More on Pit Bulls—Maryland Appeals Court Affirms Strict Liability

by Tom Schild

The Maryland Court of Appeals on August 21 affirmed its April 26 ruling that owners of pit bulls and property owners who have the right to control the presence of pit bulls are strictly liable for injuries caused by such dogs,  However, the court did modify its earlier decision so it does not apply to mixed breed pit bulls.

In its April 26 decision in Tracey v. Solesky, the court ruled that property owners who know, or have reason to know, of the presence of a pit bull on their property are liable for injuries caused by such dogs, whether or not they know a particular dog has a history of vicious propensities.  The court concluded that pit bulls are inherently dangerous animals.

According to the appeals court August 21 decision, the strict liability standard for injuries caused by pit bulls “simply requires that those who possess them or permit them on their property take reasonable steps to assure that they do not run loose or otherwise are in a position to injure people”.

The appeals court decision has been widely criticized for its conclusion that pit bulls are inherently dangerous, for applying a different standard of liability to one  breed of dog, and for making landlords and others with the right to control the presence of pit bulls on their property strictly liable for injuries caused by such dogs.

In response to the appeals court decision, the Maryland General Assembly considered several bills regarding liability for injuries caused by dogs during its recent Special Session.  Although the House and Senate passed similar versions of legislation, the differences in the two versions were not resolved before the General Assembly adjourned until January 2013 without enacting any dog bite legislation.

With the appeals court standing by its April 26 ruling to impose strict liability on pit bull owners and property owners, legislation regarding dog bite liability is expected to be considered again during the regular 2013 legislative session.

Faced with greater potential liability for pit bull bites, some landlords reportedly are terminating leases of tenants who have pit bulls and some dog owners are surrendering their pit bulls to animal shelters.  And, some condominium, homeowner association and coop boards are considering a ban on pit bulls.

Pit Bull Legislation Stalls

by Tom Schild

After considering several bills regarding liability for injuries caused by dogs, the Maryland General Assembly has adjourned until January 2012 without enacting any dog bite legislation.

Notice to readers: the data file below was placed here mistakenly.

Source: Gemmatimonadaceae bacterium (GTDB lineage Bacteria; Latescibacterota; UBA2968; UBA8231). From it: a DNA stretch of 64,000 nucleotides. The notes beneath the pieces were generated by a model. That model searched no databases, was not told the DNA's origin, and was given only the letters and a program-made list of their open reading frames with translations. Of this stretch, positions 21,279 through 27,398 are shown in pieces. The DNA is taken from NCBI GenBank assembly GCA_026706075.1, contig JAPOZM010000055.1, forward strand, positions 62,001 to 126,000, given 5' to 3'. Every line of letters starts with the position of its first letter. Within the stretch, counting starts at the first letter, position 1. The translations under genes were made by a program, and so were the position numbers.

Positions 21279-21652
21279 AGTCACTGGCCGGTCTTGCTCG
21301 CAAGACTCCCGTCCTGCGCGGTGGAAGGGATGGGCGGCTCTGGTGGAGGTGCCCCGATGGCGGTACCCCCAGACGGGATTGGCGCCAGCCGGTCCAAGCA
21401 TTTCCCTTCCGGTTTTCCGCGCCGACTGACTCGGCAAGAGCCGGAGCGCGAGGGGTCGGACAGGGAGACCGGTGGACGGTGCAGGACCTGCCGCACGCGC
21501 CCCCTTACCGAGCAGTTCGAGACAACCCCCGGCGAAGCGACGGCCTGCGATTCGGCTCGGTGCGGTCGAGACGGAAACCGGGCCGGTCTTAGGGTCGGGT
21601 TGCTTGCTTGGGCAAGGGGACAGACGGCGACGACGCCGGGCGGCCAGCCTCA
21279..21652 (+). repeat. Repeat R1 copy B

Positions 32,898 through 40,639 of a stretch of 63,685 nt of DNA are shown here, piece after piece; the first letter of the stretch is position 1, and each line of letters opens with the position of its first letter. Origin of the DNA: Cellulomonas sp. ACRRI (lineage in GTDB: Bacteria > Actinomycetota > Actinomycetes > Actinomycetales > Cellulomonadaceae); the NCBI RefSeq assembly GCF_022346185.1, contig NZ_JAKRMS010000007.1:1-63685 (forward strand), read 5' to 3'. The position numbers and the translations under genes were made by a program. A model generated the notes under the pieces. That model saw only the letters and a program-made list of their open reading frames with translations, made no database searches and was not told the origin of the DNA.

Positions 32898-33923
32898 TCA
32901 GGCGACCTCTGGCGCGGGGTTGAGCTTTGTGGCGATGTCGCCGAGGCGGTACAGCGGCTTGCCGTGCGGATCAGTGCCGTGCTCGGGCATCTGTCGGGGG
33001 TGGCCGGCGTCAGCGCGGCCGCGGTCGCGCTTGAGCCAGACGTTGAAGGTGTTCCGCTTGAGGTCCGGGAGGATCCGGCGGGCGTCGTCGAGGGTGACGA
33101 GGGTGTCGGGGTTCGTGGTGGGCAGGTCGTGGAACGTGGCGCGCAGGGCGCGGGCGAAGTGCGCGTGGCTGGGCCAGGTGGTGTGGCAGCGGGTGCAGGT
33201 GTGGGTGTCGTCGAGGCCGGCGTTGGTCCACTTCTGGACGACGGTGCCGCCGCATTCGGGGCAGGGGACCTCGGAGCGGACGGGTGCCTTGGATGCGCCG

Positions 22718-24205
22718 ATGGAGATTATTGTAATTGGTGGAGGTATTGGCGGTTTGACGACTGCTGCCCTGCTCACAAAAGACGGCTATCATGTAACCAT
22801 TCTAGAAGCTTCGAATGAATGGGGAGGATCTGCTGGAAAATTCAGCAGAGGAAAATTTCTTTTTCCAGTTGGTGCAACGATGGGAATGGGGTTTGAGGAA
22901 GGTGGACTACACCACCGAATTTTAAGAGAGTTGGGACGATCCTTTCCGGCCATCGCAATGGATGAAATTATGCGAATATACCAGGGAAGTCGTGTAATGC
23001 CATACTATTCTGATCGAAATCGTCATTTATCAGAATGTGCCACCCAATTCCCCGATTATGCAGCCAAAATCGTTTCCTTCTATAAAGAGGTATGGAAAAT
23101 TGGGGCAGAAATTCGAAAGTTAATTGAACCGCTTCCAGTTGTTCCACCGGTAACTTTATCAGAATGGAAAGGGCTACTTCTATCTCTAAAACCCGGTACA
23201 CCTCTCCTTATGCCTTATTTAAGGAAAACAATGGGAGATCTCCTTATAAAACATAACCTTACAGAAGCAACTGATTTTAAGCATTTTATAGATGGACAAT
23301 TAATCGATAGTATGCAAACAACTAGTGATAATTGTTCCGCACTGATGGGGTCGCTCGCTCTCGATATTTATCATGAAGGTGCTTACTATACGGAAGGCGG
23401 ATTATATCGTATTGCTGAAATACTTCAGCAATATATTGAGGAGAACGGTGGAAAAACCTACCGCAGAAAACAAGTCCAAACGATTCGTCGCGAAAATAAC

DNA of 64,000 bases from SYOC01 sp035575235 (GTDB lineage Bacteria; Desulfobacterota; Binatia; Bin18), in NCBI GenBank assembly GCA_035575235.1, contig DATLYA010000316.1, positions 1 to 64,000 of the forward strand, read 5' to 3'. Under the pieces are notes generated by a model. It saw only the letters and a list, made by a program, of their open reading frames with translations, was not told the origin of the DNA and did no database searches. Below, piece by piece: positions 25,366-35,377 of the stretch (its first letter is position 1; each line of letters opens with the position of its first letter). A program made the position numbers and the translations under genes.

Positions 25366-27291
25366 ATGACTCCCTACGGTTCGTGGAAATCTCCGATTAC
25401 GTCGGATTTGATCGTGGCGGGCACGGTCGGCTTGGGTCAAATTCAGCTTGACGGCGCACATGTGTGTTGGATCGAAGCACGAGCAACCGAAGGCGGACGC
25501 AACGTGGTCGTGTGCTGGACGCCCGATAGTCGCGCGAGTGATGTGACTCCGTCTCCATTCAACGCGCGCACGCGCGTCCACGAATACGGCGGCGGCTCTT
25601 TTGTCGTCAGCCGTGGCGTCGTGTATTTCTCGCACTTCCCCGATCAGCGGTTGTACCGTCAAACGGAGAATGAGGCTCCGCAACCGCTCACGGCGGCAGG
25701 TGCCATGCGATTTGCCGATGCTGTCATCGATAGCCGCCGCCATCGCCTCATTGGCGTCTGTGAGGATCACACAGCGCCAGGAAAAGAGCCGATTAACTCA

During the recent Special Session, the Senate and House passed different versions of legislation which would impose dog bite liability on landlords and others who have the right to control the presence of dogs on their property only where there is knowledge of a particular dog’s presence and vicious propensity.  This would have restored the negligence standard of liability modified by a recent appeals cout decision with respect to injuries caused by pit bulls and mixed breed pit bulls.

For dog owners, the proposed dog bite legislation would have extended the strict liability standard to injuries caused by all breeds of dogs, with a few exceptions for specific circumstances.

After passing casino legislation, the General Assembly adjourned on August 15 without taking final action on the dog bite bills.

Appeals Court Ruling–Strict Liability for Pit Bulls

The proposed dog bite legislation was in response to the April 26 ruling of the Maryland Court of Appeals–the highest state appellate court–that both the owner of a pit bull dog (or pit bull mixed breed) and a landlord or other person with the right to control the presence of such dogs would be strictly liable for all injuries caused by such dogs whether or not there was any knowledge that a particular dog had a history of being vicious. Concluding that pit bulls are inherently dangerous animals, the court decision in Tracey v. Solesky changed the long-established common law (i.e. court-made law) liability standard for pit bull owners and property owners.

The  appeals court stated that the new strict liability standard applies to any new claims arising after the date of its decision.  Faced with greater potential liability for pit bull bites, some landlords reportedly began terminating leases of tenants who had pit bulls and some pit bull owners surrendered their dogs to animal shelters.  Condominium, homeowner association and coop boards began consideration of a ban on pit bulls and pit bull mixed breeds.

On May 25, the Court of Appeals was asked to reconsider its decision.  This created  uncertainty whether the ruling would remain effective as of April 26 if it was not modified on reconsideration.  In response to a legislator’s inquiry as to the status of the court ruling, a Maryland Assistant Attorney General issued an opinion letter on July 10 advising that, in her opinion, the new liability standard announced by the Court of Appeals was not yet in effect because the court ruling was not a final decision, so long as the request for reconsideration was pending.  But, that letter also indicated it was uncertain if the court would agree with her opinion and urged private parties to consult their own legal counsel for advice.